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Volunteers rally to create community space for veterans in Waterloo

Waterloo-Cedar Falls Courier - 12/8/2023

Dec. 8—WATERLOO — Dozens of volunteers descended upon an empty University Avenue building Wednesday painting walls, unpacking furniture and cleaning up the space — all dressed in sky blue Lowe's T-shirts.

The former Slumberland, at 4020 University Ave., will soon be Americans for Independent Living's new headquarters after the home improvement store provided $85,000 to the Waterloo nonprofit that assists veterans.

AFIL received the money through the Lowe's Hometowns program, which is investing $100 million to complete 100 community-based projects each year through 2026.

The grant went toward turning part of the one-time furniture store into a community room where veterans can relax, talk with friends and participate in activities such as cooking classes or playing pool.

Volunteers came from AFIL, Lowe's and the Cedar Falls Lions Clubs. Before they started working, AFIL Executive Director Tim Combs gave a brief speech — which he could not get through without tearing up.

Combs founded AFIL in 2015 after wanting to do more for the veteran community. The organization provides transitional housing for homeless veterans at 414 and 420 E. Ninth St. One house holds three men and the other a veteran family of four. For veterans who own or rent their homes, the organization helps those with disabilities to complete home modifications and also provides furniture and furnishings.

"Imagine being homeless and then (being) given an opportunity to get into housing, only to realize that although you have a roof and walls, you still don't have the basic dignity of a bed or a sofa or even some dishes," AFIL's website states.

Since the start of the furniture program, $320,000 of items have been delivered to previously homeless veterans.

Cory Champagne, a U.S. Navy veteran who served from 1977 to 1992, was the first "graduate" of the transitional housing program. He lived in the house in 2017 and secured his own apartment in 2018. During that time, he was hired at Lowe's.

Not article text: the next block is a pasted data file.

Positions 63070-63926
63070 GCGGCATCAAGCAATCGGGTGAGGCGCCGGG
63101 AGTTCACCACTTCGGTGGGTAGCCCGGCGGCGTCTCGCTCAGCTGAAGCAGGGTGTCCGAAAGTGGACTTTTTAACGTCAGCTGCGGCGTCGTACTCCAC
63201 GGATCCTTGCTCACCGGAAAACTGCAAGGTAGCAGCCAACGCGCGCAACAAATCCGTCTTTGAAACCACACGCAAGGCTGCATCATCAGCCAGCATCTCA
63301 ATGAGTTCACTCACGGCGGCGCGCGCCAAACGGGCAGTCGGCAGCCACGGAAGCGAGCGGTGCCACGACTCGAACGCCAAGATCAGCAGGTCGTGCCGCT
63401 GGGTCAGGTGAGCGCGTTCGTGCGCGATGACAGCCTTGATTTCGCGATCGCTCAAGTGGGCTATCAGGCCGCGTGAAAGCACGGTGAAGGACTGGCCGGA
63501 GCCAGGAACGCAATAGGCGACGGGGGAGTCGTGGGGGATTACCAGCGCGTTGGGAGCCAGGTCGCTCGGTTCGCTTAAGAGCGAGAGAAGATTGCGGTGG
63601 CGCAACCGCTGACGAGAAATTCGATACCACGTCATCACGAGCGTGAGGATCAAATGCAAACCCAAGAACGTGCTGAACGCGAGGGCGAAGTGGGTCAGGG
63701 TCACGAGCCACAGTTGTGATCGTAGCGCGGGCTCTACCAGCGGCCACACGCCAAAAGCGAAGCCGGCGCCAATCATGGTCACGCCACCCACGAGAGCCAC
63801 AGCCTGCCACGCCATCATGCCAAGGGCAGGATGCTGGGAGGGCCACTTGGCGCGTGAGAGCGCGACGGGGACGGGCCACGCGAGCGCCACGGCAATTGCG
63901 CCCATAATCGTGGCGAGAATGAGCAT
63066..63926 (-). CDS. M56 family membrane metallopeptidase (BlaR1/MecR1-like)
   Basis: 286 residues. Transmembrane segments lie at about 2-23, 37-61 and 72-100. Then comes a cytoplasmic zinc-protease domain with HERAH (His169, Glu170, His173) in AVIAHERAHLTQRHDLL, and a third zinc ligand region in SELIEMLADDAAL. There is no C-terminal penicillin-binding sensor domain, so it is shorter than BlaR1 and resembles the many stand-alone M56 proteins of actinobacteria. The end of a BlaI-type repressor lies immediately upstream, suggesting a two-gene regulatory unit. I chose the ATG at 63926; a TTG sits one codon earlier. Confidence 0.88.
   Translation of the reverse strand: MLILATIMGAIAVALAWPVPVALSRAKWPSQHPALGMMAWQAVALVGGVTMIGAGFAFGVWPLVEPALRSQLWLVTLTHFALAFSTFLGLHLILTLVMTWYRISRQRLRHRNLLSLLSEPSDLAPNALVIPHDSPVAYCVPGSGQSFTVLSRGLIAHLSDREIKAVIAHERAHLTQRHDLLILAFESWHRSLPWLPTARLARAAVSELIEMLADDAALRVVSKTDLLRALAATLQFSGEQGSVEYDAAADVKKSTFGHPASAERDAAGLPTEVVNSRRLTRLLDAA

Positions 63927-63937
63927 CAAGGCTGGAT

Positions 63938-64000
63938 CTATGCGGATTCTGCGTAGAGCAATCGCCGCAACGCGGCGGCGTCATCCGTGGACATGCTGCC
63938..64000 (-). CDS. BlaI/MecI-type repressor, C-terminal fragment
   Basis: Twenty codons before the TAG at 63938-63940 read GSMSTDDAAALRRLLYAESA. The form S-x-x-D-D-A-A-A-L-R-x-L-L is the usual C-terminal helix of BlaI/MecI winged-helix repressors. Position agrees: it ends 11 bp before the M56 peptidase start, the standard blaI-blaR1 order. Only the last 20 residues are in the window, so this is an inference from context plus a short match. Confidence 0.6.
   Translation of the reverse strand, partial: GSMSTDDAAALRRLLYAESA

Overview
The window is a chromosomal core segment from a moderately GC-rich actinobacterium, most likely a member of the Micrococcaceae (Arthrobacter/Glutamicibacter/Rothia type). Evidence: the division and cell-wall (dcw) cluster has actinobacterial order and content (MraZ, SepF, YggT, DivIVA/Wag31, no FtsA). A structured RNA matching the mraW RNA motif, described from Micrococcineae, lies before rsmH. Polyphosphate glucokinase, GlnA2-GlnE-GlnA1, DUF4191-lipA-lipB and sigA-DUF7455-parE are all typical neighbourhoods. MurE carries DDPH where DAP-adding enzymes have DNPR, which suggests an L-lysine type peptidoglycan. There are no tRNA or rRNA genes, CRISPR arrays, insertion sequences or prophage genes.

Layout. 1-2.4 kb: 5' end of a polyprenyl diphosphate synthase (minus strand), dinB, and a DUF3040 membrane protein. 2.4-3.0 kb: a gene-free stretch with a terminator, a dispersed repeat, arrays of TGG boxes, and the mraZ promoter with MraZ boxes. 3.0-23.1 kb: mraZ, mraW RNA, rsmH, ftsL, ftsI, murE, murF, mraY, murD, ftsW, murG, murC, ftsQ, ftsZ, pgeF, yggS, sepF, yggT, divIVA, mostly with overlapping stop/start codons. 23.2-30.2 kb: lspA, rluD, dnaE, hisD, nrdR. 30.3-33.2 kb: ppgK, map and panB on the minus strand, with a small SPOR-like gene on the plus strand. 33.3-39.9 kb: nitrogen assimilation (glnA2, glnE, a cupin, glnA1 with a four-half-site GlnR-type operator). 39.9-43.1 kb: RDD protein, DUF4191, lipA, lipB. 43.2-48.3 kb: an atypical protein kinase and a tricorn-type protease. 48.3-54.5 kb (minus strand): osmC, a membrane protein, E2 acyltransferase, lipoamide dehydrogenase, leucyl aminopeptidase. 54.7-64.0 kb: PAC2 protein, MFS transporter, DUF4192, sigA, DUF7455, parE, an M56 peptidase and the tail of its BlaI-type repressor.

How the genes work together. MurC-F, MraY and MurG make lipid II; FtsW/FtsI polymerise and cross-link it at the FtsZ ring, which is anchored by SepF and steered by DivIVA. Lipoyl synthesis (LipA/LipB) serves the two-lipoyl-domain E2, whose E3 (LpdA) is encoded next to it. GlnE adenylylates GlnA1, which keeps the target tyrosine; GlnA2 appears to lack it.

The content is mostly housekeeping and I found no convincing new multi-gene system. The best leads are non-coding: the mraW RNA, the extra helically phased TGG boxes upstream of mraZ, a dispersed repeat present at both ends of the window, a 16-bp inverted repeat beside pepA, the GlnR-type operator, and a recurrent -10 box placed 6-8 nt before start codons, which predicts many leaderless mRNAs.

"The whole idea is to give that person a year and really build them up," Champagne said. The intent is to "really try to get them a job, a place to live after a year and basically put them on their feet."

He started in the flooring department and moved onto doors and windows. He is now retired but keeps busy volunteering with the American Legion. Champagne lives off of Social Security and a Veterans Affairs pension.

"I make less money but the satisfaction is two-fold," he said.

Champagne learned about the Lowe's grant and with his personal success with AFIL, he put two and two together and went to the store's manager, Rod Mochal to help him put in an application to help the nonprofit.

"I guess we were kind of expecting three or four thousand dollars," Mochal said. "Lowe's was a little more generous than that."

But the $85,000 for the community room isn't the only money AFIL has received to further its efforts.

The organization was awarded $1 million by the Iowa Economic Development Authority in 2022 to acquire the old Slumberland building and make renovations. The 30,000-square-foot facility will increase space for additional programs and donations. Its current office on Fourth Street is 8,000 square feet.

In 2016, while former President Donald Trump was campaigning ahead of the election, he held a rally at the Waterloo Convention Center. During the event, he presented AFIL with a $100,000 check from his foundation.

"(Trump) got out of the car and, actually, he pulled the check out and he carried it right up and handed it to his guys and they held it and he did the signature right there in front of us," Combs said. "Then we went on stage and he gave it to us in front of the national media that was there that morning."

Champagne said the donation from the future president made him feel like AFIL was a "legitimate organization."

Teresa Tjaden, the director of operations for AFIL, said the organization has a capital campaign for the new space with a goal of $1.75 million. With the money from the state, Lowe's and Trump, the end is in sight.

"I didn't think this would happen for many years," Combs said, choking up. "This opportunity, it's just, it's awesome to see that (money) come through ... for being able to purchase the building and remodel it to make it our complete spot of operation."

The renovations are expected to be finished in May.

One unplanned advantage of the location is that it is within walking distance of the new Veterans Affairs outpatient clinic at the former Hy-Vee, located at 4000 University Ave. The clinic offers primary care, mental health care, physical therapy, audiology, a pharmacist, and a dietician as well as a radiology lab, women's treatment center, telehealth, and other social services. Optometry will be offered in the near future.

Nearly 5,000 veterans in northeast Iowa will soon be steps away from a space providing support and camaraderie. This serendipitous outcome confirms Champagne's way of thinking.

"You don't have to know how to do everything," he said. "You just need to know who the people are to hold it all together."


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